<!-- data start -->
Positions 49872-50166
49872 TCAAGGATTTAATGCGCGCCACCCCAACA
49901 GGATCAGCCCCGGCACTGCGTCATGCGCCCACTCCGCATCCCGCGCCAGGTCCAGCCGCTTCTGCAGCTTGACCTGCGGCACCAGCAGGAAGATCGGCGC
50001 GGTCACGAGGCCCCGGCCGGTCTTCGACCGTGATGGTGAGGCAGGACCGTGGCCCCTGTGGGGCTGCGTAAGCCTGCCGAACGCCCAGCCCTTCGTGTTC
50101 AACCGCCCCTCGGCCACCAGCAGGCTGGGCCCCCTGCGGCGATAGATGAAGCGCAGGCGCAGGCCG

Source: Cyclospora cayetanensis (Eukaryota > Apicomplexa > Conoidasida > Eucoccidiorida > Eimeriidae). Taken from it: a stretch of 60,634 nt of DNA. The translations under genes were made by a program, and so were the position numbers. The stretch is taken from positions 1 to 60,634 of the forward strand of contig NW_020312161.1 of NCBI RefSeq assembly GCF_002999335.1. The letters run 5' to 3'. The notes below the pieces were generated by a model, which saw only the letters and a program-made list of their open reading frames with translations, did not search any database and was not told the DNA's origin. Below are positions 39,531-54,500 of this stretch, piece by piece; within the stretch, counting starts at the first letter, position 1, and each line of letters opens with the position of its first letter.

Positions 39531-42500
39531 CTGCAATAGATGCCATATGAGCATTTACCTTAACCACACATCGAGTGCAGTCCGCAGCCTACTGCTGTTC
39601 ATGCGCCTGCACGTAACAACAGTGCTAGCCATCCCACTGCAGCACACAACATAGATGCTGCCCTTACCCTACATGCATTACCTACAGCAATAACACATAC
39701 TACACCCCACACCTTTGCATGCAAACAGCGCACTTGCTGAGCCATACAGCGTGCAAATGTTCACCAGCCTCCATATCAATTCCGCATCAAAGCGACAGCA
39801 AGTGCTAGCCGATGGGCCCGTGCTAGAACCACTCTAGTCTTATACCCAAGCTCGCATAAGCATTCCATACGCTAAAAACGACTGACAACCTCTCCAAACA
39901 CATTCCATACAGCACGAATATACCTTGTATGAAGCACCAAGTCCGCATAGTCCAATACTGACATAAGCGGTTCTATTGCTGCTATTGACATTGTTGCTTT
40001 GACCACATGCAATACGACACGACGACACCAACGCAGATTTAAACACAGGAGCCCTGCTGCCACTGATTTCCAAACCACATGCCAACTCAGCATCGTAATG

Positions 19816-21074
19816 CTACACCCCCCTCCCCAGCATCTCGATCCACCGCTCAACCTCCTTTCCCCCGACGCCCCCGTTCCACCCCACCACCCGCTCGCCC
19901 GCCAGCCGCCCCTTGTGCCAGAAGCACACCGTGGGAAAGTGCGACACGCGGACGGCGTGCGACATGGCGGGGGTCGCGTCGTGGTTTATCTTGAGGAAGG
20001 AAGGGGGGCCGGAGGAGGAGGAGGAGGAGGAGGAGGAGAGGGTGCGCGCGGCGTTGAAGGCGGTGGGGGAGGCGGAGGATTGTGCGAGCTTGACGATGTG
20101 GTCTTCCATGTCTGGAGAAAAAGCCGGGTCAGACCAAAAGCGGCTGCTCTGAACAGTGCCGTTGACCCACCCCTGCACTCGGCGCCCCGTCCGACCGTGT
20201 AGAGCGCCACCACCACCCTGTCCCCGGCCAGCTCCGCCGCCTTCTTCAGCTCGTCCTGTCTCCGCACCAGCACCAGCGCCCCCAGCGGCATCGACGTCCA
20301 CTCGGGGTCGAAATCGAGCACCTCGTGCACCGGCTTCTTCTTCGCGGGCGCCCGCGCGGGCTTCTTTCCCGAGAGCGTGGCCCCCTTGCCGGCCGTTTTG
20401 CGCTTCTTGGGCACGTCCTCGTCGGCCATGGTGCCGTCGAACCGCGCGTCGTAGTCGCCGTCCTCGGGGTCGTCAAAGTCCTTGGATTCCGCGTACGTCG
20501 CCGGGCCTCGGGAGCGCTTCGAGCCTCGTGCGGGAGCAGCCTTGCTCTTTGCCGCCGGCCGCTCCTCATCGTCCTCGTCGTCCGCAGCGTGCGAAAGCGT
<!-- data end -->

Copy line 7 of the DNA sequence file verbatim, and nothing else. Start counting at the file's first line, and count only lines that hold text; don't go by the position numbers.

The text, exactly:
Positions 39531-42500